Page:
The technology, hardware, software and services industry reports the highest level at 40.0%.

28.9% of members believe expanded government dialogues would best help the U.S. achieve its trade objectives with China, and 23.2% chose investment and market access reciprocity as the most effective tool.



The tariffs imposed by the U.S. and China had little impact on company profitability in 2018, but in combination with the government’s deleveraging process, their impact is being felt now. Revenue growth projections have lowered, optimism about the future has waned, and many companies are redirecting investment originally planned for China. Thirty percent of members believe that the tensions in the U.S.- China relationship will continue for three or more years, a worrying outlook given the gains from 40 years of trade.

Despite the travails created by the trade war and a slowing economy, many American companies still see a profitable future in China. The allure of China’s consumption story remains intact, so too the government’s commitment to improving lives. Policy changes in healthcare have opened and accelerated access to best-in-class drugs, and American drug companies have benefitted as a result. Three-quarters of pharmaceutical and medical device firms expect increased revenues in 2019.

The record therefore is mixed. While levels of optimism are the lowest in many years, nearly half of companies are increasing investment in 2019. Even though an economic slowdown is our members’ greatest fear for the next three to five years, many businesses are expanding outside tier-1 cities. Global supply chain disruptions are spurring manufacturers to rethink their strategies, and many are diversifying production out of China. Yet others, emboldened by a weaker renminbi see fresh opportunities.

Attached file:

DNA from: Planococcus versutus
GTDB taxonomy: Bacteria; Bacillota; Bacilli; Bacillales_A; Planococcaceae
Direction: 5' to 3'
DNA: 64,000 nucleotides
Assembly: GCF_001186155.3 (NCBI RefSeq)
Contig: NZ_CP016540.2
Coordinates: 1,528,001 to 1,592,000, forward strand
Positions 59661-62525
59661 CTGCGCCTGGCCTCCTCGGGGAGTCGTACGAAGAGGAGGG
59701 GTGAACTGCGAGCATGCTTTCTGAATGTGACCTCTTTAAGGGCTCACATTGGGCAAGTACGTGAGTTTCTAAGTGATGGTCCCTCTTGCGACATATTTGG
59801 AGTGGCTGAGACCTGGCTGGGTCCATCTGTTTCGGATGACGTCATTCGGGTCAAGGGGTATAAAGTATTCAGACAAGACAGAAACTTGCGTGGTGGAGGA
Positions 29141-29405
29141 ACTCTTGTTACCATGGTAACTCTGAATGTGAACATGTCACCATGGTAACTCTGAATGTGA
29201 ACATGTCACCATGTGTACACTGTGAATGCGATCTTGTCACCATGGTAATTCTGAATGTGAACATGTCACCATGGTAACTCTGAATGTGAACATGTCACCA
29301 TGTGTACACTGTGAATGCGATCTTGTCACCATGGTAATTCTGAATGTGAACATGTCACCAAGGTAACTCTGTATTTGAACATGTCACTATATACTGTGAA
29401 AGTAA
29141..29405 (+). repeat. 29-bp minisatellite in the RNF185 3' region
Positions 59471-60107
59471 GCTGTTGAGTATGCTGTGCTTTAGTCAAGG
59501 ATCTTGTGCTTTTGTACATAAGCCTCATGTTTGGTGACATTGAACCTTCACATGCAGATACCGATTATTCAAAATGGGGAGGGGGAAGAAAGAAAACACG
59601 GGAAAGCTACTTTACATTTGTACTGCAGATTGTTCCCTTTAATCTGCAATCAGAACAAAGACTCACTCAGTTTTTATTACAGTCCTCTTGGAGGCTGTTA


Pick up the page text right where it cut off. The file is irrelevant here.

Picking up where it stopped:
Still, with no sign of a trade agreement, 2019 will be a difficult year; without a trade deal, 2020 may be worse. The majority of our members are opposed to the tariffs, preferring that China and the U.S. engage in dialogue to resolve outstanding trade and investment issues. However, a significant percentage believes that the U.S. government should use reciprocity as a tool to achieve its trade objectives. The causes of their dissatisfaction are the same problems that have plagued foreign businesses for years, and which China has failed to properly address.

Market access, for example, remains restricted. Obtaining licenses is also not easy, report 56.4% of our members. And 56.0% of companies say that a lack of IPR protection and enforcement remains a hindrance to business. Alleviating these problems would address some of the American government’s primary complaints about China’s unbalanced trade and investment environment.

China has made progress. Members report that the regulatory and operating environment has improved in several areas, including better tax administration. Corruption and fraud are less of a concern than in the past. Such improvements in the business environment don’t just benefit U.S. companies.

If China made similar progress in transparency, rule of law and better protection of intellectual property, it would spur both domestic and foreign companies to invest more. It would also encourage some of the companies now leaving to instead remain.


To read the original report, click here


2019 China Business Report AmCham